Oxford COVID-19 vaccine shows promising immune response among elderly people

Clay Curtis
November 20, 2020

The vaccine also induced a specific antibody response to the SARS-CoV-2 spike protein at 28 days after a single dose across all age groups.

"Since elderly populations will be one of the priority groups to receive a vaccine when one is available, this is good news". Pollard said he expects to release all data from the Phase 3 study by late December. But for now, researchers are celebrating this reassuring early data.

"The robust antibody and T-cell responses seen in older people in our study are encouraging", Oxford University's Dr. Maheshi Ramasamy, a co-author of The Lancet study, told CBS News.

"To show this vaccine technology is able to induce these responses, in the age group most at risk from severe COVID-19 disease, offers hope that vaccine efficacy will be similar in younger and older adults".

560 volunteers participated in the clinical trials; half of them were over 70 years olds.

Pfizer, which is among the front-runners in the race to develop an effective COVID-19 vaccine, said its proposed vaccine is more than 90% effective based on initial trial results. The human body can become immune to the adenoviral vectors used in the vaccine, which makes booster shots more hard.

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The Pfizer vaccine is now furthest ahead and Albert Bourla, the chief executive of the pharmaceutical company, said submissions to regulators would be made within days and shipping would begin "a couple of hours" after it was given the green light.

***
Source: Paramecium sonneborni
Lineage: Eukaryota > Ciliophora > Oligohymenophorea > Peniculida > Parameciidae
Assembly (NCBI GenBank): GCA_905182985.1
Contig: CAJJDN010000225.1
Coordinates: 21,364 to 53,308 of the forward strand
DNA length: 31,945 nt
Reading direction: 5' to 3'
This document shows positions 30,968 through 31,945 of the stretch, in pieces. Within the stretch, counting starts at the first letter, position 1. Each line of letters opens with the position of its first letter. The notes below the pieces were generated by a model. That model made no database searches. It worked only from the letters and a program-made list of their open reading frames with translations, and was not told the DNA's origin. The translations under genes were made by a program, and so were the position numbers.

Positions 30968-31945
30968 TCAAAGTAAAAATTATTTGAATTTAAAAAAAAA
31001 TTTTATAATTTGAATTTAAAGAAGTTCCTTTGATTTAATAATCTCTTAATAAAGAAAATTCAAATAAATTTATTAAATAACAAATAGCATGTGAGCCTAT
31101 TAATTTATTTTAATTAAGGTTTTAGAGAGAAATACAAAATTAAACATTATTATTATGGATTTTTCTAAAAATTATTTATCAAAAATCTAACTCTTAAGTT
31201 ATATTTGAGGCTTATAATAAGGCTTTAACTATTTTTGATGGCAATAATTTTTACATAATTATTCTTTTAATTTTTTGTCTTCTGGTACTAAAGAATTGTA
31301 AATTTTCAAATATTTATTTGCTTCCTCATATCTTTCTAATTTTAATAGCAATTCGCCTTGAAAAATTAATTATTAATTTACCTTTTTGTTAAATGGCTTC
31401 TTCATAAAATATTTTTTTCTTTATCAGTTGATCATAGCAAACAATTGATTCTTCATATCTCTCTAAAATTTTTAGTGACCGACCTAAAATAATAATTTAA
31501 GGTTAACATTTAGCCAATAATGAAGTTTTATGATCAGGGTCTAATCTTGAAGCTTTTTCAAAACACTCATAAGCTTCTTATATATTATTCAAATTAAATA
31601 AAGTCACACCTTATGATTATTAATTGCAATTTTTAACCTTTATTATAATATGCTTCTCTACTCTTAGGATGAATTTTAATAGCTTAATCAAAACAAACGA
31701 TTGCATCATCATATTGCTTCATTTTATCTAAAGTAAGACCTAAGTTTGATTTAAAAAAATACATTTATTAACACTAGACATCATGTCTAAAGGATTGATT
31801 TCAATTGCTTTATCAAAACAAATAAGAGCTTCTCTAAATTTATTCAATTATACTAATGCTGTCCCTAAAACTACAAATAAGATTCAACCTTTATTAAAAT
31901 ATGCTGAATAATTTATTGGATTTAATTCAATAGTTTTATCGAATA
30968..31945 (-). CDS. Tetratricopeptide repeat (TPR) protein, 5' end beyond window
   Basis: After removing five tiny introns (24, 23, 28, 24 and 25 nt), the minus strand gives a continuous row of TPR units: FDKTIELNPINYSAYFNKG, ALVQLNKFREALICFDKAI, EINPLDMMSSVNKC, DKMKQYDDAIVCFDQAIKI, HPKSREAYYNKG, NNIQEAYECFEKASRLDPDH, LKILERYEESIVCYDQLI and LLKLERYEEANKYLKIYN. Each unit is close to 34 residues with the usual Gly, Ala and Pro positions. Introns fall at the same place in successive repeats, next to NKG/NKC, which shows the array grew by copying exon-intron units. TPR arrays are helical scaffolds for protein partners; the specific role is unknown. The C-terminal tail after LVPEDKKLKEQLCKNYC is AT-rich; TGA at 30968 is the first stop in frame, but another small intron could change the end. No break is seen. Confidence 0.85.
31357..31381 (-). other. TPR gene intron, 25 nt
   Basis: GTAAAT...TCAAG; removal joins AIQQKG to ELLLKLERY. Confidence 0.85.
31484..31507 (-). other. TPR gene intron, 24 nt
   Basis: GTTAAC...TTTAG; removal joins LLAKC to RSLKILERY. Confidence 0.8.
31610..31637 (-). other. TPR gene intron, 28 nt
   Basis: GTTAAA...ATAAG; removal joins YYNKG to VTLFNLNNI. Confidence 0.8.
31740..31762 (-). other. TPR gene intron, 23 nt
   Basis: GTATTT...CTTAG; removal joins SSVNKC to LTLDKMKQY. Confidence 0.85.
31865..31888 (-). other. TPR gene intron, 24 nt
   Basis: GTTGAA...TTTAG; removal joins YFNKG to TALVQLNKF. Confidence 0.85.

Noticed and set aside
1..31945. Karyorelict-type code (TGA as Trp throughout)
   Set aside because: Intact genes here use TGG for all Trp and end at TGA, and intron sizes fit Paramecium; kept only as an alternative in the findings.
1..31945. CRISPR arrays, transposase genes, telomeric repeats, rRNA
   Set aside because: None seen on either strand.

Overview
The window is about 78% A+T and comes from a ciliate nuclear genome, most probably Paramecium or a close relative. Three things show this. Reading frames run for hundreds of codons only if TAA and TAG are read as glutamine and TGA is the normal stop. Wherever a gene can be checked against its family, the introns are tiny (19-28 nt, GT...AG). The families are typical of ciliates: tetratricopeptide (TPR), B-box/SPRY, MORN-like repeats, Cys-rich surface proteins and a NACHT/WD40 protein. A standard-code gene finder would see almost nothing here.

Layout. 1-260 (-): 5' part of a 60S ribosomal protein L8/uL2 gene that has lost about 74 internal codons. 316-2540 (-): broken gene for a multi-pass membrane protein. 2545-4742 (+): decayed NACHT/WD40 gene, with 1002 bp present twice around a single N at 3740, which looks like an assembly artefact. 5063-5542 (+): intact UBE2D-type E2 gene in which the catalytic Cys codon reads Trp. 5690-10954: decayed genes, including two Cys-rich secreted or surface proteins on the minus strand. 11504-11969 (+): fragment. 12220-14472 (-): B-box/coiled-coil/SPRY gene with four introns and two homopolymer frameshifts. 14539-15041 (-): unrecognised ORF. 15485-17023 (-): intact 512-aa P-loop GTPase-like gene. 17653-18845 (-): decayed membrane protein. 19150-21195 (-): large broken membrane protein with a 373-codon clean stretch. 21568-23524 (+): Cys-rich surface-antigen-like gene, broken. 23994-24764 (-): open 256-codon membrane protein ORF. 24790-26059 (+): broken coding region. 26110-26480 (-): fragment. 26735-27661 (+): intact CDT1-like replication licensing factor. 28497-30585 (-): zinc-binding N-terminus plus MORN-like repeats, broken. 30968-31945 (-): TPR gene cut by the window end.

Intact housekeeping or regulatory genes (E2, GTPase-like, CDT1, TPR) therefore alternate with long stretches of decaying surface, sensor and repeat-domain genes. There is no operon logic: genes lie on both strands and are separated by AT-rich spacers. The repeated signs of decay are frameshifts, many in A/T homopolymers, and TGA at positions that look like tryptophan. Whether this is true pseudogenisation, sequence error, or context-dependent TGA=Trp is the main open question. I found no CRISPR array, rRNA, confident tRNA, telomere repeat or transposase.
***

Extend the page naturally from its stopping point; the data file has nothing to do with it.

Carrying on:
Adenovirus-vectored vaccines are not without controversy. Those individuals who received two doses had their immune responses assessed on the day of vaccination, and day 1, day 2, and 4 weeks post-vaccination.

The findings were published on Thursday in The Lancet. This is an important milestone as this group is considered "high risk" as they are the most vulnerable to the virus which is oftentimes fatal. For this reason, the study includes only healthy participants and not those with co-morbidities or who are frail. Immunogenicity was also similar across age groups after a boost vaccination. Nor was there a wide range of backgrounds in the trial participants and "almost all participants of all ages were white and non-smokers". The Sputnik V data from Russian Federation is even more encouraging for Oxford because, like their technology, the vaccine uses a harmless adenovirus to shuttle Covid antigens into the body, proving the approach works in principle.

And only one of those can answer the ultimate question: does the vaccine actually protect people from getting sick with Covid?

She notes that while today's results are a definite step in the right direction, further evidence is needed before any concrete judgement can be made on their vaccine candidate.

"CoronaVac could be an attractive option because it can be stored in a standard refrigerator between 2 and 8 degrees centigrade, which is typical for many existing vaccines including flu", Dr Gang Zeng of Sinovac Biotech in Beijing said.

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